Wiremu Paratene was born in 1909 in New Zealand. Unfortunately, his mother died giving birth to him so little Wiremu was cared for by his grandmother who sadly also died shortly after. The orphaned boy was placed in a foster family who altered his name to William (Bill) Pratney. It was then when it turned out that Bill was a talented athlete and so he decided to pursue his gift. The poor orphan child had limited means so he made his first racing bicycle out of a bed frame.
The career of the young “iron man” (as they used to call him) started in 1926, and it started in quite a turbulent way. In 1930, while attending a race in Auckland, he suffered a horrendous accident. The other rider involved died right on the spot. Bill seemed lifeless as well so he was left for dead on the street. After a couple of hours, luckily, a bystander noticed a little twitch in his hand and Bill was transferred to a hospital.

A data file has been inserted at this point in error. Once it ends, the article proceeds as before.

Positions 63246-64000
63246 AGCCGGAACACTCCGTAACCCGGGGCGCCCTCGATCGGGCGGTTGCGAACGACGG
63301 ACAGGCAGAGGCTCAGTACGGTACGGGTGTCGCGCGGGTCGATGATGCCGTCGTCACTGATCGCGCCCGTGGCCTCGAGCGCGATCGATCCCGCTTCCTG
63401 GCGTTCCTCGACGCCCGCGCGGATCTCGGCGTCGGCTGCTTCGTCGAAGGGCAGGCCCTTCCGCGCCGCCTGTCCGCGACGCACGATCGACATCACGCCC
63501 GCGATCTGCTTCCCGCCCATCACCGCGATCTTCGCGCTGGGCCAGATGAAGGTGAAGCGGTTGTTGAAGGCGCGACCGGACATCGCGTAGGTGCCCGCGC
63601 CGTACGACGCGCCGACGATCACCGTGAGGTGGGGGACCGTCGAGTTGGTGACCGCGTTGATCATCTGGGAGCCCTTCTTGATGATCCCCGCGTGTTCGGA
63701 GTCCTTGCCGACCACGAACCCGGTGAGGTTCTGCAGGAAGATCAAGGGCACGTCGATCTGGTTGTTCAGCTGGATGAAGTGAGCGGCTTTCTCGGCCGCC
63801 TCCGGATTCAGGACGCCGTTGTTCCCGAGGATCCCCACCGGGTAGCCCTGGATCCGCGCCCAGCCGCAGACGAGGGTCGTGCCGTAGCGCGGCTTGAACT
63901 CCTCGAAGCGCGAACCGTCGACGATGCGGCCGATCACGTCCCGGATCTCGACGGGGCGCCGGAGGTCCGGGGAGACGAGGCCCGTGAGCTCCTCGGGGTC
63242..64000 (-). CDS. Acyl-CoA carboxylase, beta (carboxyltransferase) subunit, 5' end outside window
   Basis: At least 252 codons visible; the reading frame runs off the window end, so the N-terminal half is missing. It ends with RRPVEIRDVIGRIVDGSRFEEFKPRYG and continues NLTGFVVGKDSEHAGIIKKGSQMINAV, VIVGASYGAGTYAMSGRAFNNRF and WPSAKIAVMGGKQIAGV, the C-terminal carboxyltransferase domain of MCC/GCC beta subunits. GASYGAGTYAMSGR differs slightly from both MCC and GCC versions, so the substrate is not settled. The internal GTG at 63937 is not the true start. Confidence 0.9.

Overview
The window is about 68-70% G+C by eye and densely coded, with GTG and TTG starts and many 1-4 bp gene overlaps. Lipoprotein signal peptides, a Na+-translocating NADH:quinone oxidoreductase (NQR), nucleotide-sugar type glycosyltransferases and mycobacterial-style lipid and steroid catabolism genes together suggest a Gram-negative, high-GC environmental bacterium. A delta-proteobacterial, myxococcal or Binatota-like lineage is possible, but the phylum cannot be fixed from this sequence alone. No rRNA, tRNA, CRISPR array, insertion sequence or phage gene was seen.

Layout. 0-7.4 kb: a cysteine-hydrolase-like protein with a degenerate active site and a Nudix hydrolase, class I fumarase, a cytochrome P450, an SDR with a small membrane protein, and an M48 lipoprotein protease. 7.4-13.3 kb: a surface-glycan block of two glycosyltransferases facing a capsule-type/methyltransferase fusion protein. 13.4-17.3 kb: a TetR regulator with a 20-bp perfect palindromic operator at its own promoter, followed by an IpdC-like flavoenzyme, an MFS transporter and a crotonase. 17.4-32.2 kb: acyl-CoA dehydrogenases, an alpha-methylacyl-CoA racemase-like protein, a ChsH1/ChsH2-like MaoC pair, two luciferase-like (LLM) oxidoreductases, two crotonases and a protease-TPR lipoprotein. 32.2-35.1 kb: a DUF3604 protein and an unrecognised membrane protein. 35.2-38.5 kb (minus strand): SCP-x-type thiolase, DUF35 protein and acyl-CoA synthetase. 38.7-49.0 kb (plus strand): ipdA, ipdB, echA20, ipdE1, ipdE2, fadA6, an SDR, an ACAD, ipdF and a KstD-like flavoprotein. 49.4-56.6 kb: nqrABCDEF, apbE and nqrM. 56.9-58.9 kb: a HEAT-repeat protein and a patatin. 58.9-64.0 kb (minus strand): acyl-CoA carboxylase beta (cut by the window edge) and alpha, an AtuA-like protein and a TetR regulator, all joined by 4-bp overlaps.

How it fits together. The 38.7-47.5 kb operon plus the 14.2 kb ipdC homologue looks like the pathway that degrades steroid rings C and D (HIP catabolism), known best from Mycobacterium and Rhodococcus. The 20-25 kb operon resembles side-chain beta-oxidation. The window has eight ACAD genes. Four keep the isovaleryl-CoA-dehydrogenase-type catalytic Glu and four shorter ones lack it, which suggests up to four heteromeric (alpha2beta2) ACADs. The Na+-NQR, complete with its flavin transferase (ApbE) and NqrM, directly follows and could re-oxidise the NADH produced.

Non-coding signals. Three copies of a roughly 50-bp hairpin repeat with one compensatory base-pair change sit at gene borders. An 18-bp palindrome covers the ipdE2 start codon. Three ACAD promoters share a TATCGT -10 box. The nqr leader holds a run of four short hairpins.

He was in a coma for three days but survived. No one in the hospital gave him chances to ever cycle again, let alone race professionally. Miraculously, his recovery only took three weeks and the New Zealanders had their cycling superhero back on the track in better shape than ever. Pratney began his win-it-all journey, conquering every race distance up to 120 miles. That habit earned him a fitting “Bye Bye Bill” nickname. His finishing sprint became notorious.
In 1937, Bill defeated the great Harry Watson, New Zealand’s first racer to attend the Tour de France. Aged 45 he attended the Timaru-Christchurch classic and, of course, won. That same year he would ride a nonstop 6-day-race and spice up his performance with riding twelve hours without a break as a member of his team got injured and couldn’t finish the race.
When he turned 47, Bill retired. 40 years after, he decided it was about time to get back. And so he did. In 1991, Bill Pratney joined the Australian Masters Games. A couple of months of training and he stole the gold from his 40 years younger rivals. Well, to be more precise, he did not actually steal the gold as he couldn’t officially be proclaimed the winner. 83 years of age was well over the age limit.
Bill’s last big race took place when he was 86. Six years later, he left for the cycling heaven where, we’re sure, he’s laughing at those who end their cycling career in their forties.